White Plum Lineage
The White Plum Lineage was established by Taizan Maezumi Roshi (1931–1995), one of the great pioneers of modern Zen who, alongside a handful of other Japanese masters, turned the wheel of dharma in our age and opened up a unique tradition of Buddhist practice to a worldwide movement. Maezumi Roshi received not only Shiho (Dharma Transmission) in Soto Zen from Baian Hakujun Kuroda Roshi, which he transmitted to his Dharma successors, but he also received Inka (Seal of Approval) in the Shakyamuni Kai from Osaka Koryu Roshi and in the Sanbo Kyodan from Hakuun Yasutani Roshi. As he incorporated the approaches of all of these masters, he could draw from an exceptionally rich background and express the teaching of the Buddha in a very broad and colourful way. As abbot of the Zen Center of Los Angeles he guided thousands of students and produced twelve successors, who spread his teaching all around the world. These twelve have further transmitted the Dharma to new generations of successors currently close to 200 in total. Most of these successors are a member of the White Plum Asanga. For a listing see the White Plum Asangha website.
As a major contribution to the transmission of Buddhist teachings to the West, Maezumi Roshi was instrumental in bringing to realization the formation of the Soto Zen Buddhist Association (SZBA) of American Soto Zen teachers. Maezumi Roshi also promoted exchange programmes among priests and lay practitioners between the United States and Japan. He has published commentaries on major Buddhist works. Collections of his talks appeared in book form under the titles Appreciate Your Life (Shambhala), The Echoless Valley (Dharma Communications) and Teaching of the Great Mountain (Tuttle). Maezumi Roshi passed away unexpectedly on May 15, 1995, while visiting Japan. Intimate funeral services were held in Tokyo and Los Angeles. He is survived by his wife Martha Ekyo Maezumi and their three children, Kirsten Mitsuyo, Yuri Jundo and Shira Yoshimi.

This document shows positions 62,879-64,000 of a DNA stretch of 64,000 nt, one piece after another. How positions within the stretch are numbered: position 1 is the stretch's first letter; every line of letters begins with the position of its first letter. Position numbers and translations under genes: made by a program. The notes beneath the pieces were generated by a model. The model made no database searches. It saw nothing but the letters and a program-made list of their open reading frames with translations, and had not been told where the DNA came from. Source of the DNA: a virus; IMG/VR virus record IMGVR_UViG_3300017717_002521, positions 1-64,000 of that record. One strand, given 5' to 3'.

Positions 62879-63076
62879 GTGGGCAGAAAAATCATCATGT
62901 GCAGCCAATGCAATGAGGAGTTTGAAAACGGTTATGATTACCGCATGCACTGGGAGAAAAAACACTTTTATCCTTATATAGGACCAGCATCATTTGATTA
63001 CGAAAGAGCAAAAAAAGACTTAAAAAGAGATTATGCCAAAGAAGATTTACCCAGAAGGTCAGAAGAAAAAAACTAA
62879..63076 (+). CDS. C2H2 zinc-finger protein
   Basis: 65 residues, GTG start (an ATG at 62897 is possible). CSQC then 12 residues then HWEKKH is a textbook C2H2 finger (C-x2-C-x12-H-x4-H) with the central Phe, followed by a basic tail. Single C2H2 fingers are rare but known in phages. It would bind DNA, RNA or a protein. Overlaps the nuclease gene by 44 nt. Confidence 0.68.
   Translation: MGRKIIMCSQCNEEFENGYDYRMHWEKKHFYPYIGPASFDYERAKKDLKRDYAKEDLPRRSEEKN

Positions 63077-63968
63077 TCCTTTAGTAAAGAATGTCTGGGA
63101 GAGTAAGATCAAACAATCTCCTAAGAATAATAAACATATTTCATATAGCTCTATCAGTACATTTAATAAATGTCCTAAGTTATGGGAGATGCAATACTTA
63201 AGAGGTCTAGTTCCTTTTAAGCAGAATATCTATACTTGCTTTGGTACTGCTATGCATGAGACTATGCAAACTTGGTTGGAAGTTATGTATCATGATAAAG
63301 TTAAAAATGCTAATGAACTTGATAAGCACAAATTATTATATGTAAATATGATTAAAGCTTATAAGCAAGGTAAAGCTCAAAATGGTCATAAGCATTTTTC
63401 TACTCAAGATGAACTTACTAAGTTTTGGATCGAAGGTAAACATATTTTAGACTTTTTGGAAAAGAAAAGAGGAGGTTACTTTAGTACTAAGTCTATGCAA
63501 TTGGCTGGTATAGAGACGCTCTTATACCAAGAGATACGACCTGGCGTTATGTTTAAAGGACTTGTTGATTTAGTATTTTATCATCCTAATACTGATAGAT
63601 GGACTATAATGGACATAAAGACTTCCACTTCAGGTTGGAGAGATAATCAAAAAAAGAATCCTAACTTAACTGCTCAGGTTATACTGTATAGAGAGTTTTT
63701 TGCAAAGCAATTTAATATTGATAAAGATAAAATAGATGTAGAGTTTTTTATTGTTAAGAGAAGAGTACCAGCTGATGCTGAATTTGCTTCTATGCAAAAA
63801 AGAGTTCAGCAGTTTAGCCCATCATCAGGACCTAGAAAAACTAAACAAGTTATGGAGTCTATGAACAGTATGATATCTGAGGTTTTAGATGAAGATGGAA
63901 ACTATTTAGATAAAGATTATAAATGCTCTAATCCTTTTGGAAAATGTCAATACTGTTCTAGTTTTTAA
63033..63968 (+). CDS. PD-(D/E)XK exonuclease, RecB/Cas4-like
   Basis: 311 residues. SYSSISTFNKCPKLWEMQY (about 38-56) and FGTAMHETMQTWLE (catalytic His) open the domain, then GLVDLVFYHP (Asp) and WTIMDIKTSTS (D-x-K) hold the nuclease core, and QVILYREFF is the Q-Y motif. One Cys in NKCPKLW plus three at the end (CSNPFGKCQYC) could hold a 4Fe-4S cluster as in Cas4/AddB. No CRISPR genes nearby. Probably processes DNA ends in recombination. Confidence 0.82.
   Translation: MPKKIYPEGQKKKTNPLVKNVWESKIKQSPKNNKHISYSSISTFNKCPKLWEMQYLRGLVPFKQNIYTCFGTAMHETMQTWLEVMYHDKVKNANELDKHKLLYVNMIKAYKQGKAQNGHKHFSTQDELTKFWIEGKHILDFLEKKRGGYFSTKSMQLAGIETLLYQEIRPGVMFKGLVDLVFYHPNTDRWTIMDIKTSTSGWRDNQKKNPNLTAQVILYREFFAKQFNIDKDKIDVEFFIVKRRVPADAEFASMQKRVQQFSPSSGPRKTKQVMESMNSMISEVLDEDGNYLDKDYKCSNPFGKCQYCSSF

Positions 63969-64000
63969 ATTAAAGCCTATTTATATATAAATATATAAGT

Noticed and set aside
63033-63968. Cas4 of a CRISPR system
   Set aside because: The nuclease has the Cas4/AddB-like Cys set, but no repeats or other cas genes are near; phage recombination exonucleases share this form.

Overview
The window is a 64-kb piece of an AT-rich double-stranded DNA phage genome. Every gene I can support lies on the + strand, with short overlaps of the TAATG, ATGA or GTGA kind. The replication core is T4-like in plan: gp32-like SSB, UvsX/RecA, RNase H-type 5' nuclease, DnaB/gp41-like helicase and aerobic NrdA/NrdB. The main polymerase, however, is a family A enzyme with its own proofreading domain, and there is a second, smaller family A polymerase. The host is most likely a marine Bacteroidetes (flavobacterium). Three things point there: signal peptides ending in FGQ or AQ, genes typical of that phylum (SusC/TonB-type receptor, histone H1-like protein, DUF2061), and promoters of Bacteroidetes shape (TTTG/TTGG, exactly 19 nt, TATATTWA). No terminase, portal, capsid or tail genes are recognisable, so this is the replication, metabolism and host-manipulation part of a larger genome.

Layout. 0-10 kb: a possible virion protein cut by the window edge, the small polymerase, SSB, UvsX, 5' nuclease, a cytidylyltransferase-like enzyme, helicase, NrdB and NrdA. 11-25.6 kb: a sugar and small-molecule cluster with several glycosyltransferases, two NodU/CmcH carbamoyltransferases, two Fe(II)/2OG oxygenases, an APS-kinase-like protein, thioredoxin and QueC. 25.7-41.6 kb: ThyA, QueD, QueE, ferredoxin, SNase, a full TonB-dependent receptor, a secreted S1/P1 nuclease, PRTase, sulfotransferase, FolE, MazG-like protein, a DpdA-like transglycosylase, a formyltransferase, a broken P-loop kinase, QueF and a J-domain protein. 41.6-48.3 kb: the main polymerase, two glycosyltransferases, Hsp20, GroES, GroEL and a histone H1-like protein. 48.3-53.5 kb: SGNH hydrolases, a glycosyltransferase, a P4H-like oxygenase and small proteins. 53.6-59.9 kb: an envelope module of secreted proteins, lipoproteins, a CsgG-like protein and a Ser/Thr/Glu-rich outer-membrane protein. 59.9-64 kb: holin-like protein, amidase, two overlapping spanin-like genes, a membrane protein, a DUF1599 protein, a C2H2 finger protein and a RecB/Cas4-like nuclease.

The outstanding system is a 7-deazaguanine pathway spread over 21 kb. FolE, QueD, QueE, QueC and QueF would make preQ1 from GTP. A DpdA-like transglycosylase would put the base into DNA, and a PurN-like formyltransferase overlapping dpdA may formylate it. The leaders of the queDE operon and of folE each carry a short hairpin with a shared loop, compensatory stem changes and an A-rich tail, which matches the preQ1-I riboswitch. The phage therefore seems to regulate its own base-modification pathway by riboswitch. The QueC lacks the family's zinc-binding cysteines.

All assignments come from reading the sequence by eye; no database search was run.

Genpo Merzel Roshi (1944, Brooklyn, USA) is the second dharma successor of Taizan Maezumi Roshi. After receiving dharma transmission in 1979 he stayed at the Zen Center of Los Angeles for four more years to assist Maezumi Roshi in teaching. Since 1982 he also started visiting Europe several times a year to conduct Zen retreats and workshops, creating the international Kanzeon Sangha. For some twenty years he was particularly active in The Netherlands, United Kingdom, Germany, Poland and France. And even though he was first installed as abbot of Kanzeon Zen Center in Bar Harbor, Maine, in 1988 and later moved to Salt Lake City, Utah, most of his students were European during those years. Several times he invited Maezumi Roshi across the Atlantic to lead a series of sesshins in the various countries together with him. These visits were highly appreciated and are still treasured by sangha members as very precious occasions. Maezumi Roshi passed away in 1995, and up till 2000 Genpo Roshi’s teaching was clearly based on the models he had inherited. Since then he started to diverge from those models and developed an interactive method called ‘Big Mind’, which combines the way of Zen with Western psychological insights. This method proved to be very successful and led him to conduct workshops and conferences for large groups all over the USA and Europe. The “Maha Sangha Gathering”, an international retreat with the emphasis on Big Mind, held annually for many years on the island of Ameland, just off the northern coast of The Netherlands, ended up attracting over 300 participants; the last one of these retreats was held in January 2011. For personal reasons, Genpo Roshi decided to give up the Salt Lake City Zen Center’s property, to resign from the White Plum Asanga, and to more explicitly follow his own course. He now focuses on teaching Big Mind as a secular practice at various locations primarily in the USA, including Maui, Hawaii.